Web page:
Monday, March 27, 2017

Justice and "Social Justice" Are Two Very Different Things

It wouldn't need the adjective "social" if it were justice

Recently, Harvard political theorist Danielle Allen wrote in the Washington Post of “The most important phrase in the Pledge of Allegiance” — “with liberty and justice for all.”

Allen recognized that justice required “equality before the law” and that freedom exists “only when it is for everyone.” But she confused democracy — defined as progressives “build[ing] a distributed majority across the country, as is needed for electoral college victory” — with liberty, which is very different.

Similarly, she replaced the traditional meaning of justice (“giving each his own,” according to Cicero) with a version of “social justice” inconsistent with it. And her two primary examples of rights — “rights” to education and health care — were inconsistent with both liberty for all and justice for all.

Americans cannot have both liberty and this type of social justice — under whose aegis one can assert rights to be provided education and health care, not to mention food, housing, etc. Positive rights to receive such things, absent an obligation to earn them, must violate others’ liberty, because a government must take citizens’ resources without their consent to fund them. Providing such government benefits for some forcibly violates others’ rights to themselves and their property.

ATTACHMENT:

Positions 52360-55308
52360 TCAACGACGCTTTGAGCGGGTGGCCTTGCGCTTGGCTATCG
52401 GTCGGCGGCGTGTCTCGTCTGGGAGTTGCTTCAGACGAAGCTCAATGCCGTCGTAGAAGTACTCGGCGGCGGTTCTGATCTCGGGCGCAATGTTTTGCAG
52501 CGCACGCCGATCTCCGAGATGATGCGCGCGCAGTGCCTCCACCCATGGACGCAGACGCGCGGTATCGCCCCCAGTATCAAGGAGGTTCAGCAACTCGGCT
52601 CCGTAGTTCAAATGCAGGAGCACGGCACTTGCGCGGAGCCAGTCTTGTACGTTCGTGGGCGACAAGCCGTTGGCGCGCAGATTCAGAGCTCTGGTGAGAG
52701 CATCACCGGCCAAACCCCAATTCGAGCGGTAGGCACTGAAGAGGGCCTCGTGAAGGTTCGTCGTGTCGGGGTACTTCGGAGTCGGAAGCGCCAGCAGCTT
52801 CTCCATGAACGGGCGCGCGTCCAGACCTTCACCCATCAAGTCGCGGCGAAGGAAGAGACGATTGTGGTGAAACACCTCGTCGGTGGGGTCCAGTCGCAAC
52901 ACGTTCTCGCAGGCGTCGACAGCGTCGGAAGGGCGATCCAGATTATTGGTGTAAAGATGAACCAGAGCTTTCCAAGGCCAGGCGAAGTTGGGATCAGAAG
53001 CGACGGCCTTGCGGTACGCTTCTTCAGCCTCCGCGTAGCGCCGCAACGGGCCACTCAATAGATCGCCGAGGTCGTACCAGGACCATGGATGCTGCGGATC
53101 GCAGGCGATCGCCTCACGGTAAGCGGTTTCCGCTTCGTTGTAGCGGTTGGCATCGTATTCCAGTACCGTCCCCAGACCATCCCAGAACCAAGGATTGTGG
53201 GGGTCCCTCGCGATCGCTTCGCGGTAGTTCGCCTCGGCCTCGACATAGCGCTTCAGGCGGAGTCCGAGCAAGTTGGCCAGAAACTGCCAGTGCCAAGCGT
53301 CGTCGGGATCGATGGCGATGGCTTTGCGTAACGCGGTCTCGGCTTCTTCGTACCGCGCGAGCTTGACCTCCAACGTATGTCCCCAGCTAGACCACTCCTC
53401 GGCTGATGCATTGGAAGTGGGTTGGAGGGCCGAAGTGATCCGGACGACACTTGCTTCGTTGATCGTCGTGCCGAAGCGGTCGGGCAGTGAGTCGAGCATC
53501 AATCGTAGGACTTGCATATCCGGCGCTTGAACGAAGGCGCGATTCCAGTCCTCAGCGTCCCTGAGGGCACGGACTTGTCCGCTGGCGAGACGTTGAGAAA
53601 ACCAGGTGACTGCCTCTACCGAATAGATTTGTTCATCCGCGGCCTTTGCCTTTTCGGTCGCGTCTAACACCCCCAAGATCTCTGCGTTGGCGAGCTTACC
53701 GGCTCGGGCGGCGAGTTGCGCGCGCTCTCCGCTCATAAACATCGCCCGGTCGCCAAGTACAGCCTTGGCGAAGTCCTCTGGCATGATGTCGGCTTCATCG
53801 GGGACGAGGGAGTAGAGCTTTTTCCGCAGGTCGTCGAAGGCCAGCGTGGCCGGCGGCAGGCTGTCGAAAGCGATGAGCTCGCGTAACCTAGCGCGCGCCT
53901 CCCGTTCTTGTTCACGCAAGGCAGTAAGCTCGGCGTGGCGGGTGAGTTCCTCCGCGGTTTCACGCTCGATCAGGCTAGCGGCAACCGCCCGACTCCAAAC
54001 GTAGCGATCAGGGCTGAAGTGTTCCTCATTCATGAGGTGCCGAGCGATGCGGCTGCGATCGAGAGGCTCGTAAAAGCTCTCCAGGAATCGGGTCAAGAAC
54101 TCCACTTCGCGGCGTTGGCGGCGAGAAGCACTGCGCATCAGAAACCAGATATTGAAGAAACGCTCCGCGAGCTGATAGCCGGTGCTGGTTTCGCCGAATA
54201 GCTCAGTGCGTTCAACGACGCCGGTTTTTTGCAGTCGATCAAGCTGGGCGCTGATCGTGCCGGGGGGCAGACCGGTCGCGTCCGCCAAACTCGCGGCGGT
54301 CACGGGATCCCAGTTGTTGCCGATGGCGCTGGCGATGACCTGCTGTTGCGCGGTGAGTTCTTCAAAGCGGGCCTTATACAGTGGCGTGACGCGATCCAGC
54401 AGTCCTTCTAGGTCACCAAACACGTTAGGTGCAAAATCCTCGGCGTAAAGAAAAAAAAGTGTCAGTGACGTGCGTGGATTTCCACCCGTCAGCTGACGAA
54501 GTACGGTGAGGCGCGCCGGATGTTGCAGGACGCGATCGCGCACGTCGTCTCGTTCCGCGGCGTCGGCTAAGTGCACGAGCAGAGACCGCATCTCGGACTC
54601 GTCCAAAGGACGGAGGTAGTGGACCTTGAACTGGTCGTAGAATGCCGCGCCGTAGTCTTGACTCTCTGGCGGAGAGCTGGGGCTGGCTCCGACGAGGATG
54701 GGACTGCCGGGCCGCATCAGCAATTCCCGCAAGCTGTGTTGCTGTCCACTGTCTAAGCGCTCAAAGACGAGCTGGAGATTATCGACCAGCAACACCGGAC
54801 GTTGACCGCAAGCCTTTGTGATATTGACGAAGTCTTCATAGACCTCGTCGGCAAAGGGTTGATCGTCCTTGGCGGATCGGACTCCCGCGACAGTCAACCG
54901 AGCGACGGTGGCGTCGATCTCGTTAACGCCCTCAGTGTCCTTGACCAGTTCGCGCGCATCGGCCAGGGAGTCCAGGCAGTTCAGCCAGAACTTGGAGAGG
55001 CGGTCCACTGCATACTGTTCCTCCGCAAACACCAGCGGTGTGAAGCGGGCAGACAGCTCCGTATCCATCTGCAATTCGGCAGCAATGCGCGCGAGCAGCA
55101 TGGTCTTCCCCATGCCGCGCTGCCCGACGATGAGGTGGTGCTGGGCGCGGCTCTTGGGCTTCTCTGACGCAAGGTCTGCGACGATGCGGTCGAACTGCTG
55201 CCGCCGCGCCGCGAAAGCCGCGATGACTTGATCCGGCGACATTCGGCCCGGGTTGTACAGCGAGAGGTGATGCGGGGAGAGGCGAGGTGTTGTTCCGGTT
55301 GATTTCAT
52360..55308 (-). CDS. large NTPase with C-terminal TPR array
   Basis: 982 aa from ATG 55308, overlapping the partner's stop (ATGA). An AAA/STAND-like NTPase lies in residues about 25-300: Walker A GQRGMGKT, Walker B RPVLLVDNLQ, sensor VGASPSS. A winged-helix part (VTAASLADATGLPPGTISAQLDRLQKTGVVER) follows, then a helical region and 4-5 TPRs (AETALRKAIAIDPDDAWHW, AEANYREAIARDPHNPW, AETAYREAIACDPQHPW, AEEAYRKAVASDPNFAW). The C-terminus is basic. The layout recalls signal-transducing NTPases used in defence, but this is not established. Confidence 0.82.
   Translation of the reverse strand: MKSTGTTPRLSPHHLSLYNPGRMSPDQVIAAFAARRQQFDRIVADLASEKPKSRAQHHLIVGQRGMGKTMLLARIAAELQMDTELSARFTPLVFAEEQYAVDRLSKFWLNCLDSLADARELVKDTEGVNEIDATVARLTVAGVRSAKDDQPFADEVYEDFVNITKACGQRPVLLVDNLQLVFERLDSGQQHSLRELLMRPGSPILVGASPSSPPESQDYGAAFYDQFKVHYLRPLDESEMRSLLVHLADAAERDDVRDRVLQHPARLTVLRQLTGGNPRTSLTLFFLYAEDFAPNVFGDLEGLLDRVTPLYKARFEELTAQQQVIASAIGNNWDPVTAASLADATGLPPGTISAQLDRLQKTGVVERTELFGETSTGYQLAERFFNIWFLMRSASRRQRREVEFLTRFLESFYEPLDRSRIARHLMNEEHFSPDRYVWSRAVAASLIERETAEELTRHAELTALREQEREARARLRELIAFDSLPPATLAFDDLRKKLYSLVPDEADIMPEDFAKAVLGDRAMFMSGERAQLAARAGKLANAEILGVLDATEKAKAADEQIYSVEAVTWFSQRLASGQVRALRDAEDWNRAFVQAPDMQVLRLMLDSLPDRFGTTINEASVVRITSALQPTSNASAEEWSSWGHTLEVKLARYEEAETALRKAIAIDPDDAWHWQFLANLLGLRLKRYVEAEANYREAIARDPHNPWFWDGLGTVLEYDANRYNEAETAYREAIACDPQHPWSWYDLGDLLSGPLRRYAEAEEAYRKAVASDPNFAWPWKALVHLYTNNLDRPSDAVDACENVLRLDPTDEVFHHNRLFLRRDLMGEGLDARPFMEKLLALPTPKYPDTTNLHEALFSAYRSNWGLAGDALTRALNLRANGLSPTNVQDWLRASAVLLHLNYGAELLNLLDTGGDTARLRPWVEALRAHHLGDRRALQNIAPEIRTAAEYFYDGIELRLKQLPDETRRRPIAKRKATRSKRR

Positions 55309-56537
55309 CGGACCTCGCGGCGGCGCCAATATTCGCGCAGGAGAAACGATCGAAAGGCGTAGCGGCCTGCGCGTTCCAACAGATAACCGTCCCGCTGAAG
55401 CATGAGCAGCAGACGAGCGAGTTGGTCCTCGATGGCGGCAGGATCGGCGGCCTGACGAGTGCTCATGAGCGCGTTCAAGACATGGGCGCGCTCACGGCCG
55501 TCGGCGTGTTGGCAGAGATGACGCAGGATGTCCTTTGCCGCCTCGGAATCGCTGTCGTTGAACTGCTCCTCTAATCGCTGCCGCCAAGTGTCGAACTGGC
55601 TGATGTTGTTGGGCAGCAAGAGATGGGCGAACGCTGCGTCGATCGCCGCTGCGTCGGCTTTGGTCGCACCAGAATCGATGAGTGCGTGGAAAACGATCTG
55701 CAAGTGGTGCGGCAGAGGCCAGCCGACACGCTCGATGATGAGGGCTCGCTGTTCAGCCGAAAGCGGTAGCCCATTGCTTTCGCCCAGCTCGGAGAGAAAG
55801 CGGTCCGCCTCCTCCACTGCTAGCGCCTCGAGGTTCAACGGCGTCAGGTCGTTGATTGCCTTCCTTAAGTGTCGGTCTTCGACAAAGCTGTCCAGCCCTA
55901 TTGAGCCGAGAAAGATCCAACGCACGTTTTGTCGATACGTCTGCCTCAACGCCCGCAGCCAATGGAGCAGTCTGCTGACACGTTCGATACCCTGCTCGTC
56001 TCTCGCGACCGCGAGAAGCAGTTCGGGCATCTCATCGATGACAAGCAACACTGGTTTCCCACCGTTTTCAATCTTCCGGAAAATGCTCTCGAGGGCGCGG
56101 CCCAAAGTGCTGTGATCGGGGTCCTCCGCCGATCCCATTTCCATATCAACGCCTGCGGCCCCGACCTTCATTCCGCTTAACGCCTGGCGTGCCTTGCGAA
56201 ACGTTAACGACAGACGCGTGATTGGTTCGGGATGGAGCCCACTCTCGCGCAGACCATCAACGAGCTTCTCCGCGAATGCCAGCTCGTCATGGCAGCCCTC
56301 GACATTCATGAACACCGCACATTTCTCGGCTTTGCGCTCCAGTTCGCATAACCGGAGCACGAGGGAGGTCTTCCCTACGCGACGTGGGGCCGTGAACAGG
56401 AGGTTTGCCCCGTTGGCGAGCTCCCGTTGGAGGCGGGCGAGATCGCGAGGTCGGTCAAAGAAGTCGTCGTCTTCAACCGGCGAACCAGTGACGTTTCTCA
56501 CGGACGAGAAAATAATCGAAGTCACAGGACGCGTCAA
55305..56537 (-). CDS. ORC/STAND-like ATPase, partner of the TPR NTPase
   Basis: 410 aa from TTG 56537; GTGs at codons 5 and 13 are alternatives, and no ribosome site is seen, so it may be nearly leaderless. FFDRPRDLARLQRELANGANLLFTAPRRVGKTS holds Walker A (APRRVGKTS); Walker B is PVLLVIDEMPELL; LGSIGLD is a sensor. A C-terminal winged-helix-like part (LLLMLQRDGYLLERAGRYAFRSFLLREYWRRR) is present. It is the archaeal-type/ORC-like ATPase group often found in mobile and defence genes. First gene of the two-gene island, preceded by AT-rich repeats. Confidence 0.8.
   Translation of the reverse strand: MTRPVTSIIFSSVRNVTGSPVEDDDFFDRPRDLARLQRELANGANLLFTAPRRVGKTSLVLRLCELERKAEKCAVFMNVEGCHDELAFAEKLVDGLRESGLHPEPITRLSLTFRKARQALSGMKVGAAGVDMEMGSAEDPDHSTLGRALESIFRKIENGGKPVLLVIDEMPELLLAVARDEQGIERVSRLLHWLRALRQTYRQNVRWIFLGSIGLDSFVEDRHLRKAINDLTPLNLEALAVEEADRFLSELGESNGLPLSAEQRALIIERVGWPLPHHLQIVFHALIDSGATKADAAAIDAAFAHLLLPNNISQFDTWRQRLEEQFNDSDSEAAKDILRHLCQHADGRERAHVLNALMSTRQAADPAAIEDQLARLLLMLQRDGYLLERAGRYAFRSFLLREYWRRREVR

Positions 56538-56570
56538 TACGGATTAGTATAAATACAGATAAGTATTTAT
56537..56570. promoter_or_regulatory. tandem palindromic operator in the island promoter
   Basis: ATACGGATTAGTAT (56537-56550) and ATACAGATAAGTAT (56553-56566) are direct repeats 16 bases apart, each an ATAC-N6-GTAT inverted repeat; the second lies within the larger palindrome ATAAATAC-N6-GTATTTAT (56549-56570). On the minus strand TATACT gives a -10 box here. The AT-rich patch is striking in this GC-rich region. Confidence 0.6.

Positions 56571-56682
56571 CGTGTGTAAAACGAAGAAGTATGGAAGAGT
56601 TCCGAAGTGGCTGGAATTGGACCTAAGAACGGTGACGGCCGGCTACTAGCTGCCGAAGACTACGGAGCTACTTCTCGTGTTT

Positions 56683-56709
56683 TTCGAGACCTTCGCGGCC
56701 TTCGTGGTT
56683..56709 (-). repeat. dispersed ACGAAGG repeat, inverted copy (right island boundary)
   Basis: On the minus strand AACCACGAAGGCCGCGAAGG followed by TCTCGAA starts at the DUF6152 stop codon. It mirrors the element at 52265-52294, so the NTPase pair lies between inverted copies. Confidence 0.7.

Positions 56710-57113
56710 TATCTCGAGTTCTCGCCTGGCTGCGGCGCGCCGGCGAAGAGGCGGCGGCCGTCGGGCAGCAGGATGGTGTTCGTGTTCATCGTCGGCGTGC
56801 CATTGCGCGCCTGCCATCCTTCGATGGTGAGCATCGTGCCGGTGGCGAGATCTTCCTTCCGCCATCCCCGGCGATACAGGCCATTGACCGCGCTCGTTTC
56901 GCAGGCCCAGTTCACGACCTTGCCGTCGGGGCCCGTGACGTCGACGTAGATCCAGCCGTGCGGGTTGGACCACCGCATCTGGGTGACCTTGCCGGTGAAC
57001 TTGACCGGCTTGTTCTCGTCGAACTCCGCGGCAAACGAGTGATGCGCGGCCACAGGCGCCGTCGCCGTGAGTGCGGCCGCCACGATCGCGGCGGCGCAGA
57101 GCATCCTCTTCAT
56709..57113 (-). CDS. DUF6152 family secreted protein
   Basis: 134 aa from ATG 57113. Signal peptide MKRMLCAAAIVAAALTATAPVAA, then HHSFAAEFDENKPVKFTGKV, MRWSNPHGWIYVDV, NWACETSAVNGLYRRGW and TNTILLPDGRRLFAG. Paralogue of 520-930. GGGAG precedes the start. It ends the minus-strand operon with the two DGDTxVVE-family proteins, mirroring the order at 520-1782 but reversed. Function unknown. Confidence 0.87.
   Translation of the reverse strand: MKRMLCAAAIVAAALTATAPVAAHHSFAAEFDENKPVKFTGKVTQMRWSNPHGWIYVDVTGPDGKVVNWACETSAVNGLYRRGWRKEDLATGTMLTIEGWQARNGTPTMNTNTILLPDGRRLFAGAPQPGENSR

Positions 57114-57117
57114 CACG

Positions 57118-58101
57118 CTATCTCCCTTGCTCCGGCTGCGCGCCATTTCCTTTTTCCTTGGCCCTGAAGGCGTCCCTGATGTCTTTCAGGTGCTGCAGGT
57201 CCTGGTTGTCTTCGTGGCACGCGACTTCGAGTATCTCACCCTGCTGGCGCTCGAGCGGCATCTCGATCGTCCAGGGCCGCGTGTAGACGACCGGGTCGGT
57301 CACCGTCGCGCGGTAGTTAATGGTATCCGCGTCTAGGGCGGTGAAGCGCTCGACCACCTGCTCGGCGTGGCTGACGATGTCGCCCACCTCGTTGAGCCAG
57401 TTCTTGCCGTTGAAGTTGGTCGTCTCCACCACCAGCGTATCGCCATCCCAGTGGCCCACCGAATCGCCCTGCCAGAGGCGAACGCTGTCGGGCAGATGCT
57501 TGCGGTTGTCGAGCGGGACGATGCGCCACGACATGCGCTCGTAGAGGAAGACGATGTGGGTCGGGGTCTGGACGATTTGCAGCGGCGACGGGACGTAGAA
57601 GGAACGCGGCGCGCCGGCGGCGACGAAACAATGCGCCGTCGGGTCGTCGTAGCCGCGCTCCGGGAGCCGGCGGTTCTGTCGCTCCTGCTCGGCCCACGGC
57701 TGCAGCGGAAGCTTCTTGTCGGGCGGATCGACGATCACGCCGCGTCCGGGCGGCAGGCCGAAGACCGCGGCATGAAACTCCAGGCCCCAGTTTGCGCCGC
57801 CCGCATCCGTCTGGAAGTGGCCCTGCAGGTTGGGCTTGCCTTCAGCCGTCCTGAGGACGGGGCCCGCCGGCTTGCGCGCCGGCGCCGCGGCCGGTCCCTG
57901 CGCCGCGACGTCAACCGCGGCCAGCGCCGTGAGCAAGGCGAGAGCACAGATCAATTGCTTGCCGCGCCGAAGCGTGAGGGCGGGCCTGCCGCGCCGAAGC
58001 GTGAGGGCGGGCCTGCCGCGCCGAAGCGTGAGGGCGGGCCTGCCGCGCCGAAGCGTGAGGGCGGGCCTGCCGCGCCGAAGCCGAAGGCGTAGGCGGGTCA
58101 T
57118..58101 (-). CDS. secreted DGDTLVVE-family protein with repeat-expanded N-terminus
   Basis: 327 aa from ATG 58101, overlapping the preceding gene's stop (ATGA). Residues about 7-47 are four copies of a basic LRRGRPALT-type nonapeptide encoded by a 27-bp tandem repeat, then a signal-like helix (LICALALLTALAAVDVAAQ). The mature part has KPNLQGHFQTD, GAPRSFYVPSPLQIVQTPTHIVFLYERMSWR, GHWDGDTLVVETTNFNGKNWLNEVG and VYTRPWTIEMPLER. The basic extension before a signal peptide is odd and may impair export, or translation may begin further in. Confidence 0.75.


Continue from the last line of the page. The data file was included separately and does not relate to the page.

The only justice that can be “for all” involves defending negative rights — prohibitions laid out against others, especially the government, to prevent unwanted intrusions — not rights to be given things. Further, only such justice can be reconciled with liberty “for all.” That is why negative rights are what the Declaration of Independence and the Constitution, especially the Bill of Rights, were intended to protect. But those foundational freedoms continue to be eroded by the ongoing search to invent ever-more positive rights.

Echoing John Locke, The Declaration of Independence asserts that all have unalienable rights, including liberty, and that government’s central purpose is to defend those negative rights. Each citizen can enjoy them without infringing on anyone else’s rights, because they impose on others only the obligation not to invade or interfere. But when the government creates new positive rights — which require extracting resources from others — these new “rights” violate others’ true unalienable rights. In other words, people recognize these positive rights as theft except when the government does it.

Almost all of Americans’ rights laid out in the Constitution are protections against government abuse. The preamble makes that clear, as does the enumeration of the limited powers granted to the federal government. That is reinforced by explicit descriptions of some powers not given, particularly in the Bill of Rights, whose negative rights Justice Hugo Black called the “Thou Shalt Nots.” Even the Bill of Rights’ central positive right — to a jury trial — is largely to defend innocent citizens’ negative rights against being railroaded by government. And the 9th and 10th Amendments leave no doubt that all rights not expressly delegated to the federal government (including health care and education) are retained by the states or the people.

Liberty means I rule myself, protected by my negative rights, and voluntary agreements are the means of resolving conflict. In contrast, assigning positive rights to others means someone else rules over the choices and resources taken from me. But since no one has the right to rob me, they cannot delegate such a right to the government to force me to provide resources it wishes to give to others, even if by majority vote. For our government to remain within its delegated authority, reflecting the consent of the governed expressed in “the highest law of the land,” it can only enforce negative rights.